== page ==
Accession Number:



Defining Mutations of DNA Repair Genes in Prostate Cancer Patients Towards Enhancing Treatment

Descriptive Note:

Technical Report,01 May 2018,30 Apr 2019

Corporate Author:

Henry M. Jackson Foundation Bethesda United States

Personal Author(s):

Report Date:


Pagination or Media Count:



DNA damage repair genes DDRGs are critical for protecting genome integrity and have been implicated in several cancer types. Recent genomic studies of metastatic castration resistant prostate cancer mCRPC highlight the contributions from mutations or copy number changes in DDRG alterations, including BRCA1, BRCA1, ATM, CHEK2, and MSH2. It has also been shown that prostate cancer CaP patients harboring inherited mutations in DDRGs may benefit from early targeted PARP inhibitor therapy. However, the association of germline mutations of DDRGs with earlier stage high risk CaP patients remains to be defined. Accumulating evidence suggest for increased association of BRCA2 mutations with more aggressive CaP. Our recent data show an association of increased frequency of BRCA2 gene mutations in CaP patients with African ancestry with elevated risk of developing metastasis. We hypothesize that AA CaP patients have an increased frequency of mutated DDRGs. We aim to assess blood derived germline DNAs of AA N300 and CA N300 CaP patients archived in USU-CPDR, Center of Excellence, for the association frequency all known DDRGs genomic alterations with disease aggressiveness based on pathologic grade, pathologic stage, time to recurrence metastasis, family history and African ancestry. The results will be assessed to refine patient stratification for specific targeted therapy. Longer term implication of this project will impact early targeted therapy to reduce of racial disparity in CaP, given a higher anticipated rate of DDRG mutations in AA CaP patients. Within the DOD context, outcome of this research strategy will be valuable for developing approaches to reduce mutagenic exposures of affected service members and have a broader impact on other inherited cancers.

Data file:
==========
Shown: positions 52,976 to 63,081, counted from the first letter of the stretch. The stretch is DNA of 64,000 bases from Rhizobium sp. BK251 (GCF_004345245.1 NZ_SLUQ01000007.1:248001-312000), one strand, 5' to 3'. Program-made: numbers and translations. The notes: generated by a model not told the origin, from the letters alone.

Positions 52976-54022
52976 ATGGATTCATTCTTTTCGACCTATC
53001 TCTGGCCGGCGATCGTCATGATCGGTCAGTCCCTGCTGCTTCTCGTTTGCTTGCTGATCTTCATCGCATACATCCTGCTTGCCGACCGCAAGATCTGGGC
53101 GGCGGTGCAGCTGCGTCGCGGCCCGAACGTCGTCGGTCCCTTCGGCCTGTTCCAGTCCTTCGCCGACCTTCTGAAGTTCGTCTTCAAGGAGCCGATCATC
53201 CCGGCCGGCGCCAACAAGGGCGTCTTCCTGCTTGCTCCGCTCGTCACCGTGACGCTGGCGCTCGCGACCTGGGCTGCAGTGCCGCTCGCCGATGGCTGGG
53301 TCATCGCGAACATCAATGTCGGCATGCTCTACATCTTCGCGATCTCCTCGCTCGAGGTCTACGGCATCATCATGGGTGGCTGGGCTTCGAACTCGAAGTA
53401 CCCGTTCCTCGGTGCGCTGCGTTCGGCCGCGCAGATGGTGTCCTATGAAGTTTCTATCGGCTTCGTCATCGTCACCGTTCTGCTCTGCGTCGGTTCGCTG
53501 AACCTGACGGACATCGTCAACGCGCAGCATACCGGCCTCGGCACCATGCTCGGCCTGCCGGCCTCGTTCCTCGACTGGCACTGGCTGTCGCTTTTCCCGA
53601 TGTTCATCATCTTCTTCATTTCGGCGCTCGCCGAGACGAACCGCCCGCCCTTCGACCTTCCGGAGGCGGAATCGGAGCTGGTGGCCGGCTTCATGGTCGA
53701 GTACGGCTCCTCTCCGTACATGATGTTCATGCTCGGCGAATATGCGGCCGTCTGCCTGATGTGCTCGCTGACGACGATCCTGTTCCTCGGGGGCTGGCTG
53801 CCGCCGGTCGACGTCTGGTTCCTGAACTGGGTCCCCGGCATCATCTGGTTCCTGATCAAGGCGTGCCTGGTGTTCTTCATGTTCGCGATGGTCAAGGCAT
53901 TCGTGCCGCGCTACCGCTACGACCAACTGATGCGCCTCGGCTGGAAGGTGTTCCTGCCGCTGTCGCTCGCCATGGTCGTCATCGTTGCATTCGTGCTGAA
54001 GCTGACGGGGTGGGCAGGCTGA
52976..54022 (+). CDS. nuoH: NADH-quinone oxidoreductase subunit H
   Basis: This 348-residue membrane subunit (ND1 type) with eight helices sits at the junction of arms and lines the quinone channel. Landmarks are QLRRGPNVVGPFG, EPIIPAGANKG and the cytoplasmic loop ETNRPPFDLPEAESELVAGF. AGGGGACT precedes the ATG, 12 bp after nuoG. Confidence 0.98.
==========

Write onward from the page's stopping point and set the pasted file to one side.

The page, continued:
Subject Categories:

  • Genetic Engineering and Molecular Biology
  • Medicine and Medical Research

Distribution Statement: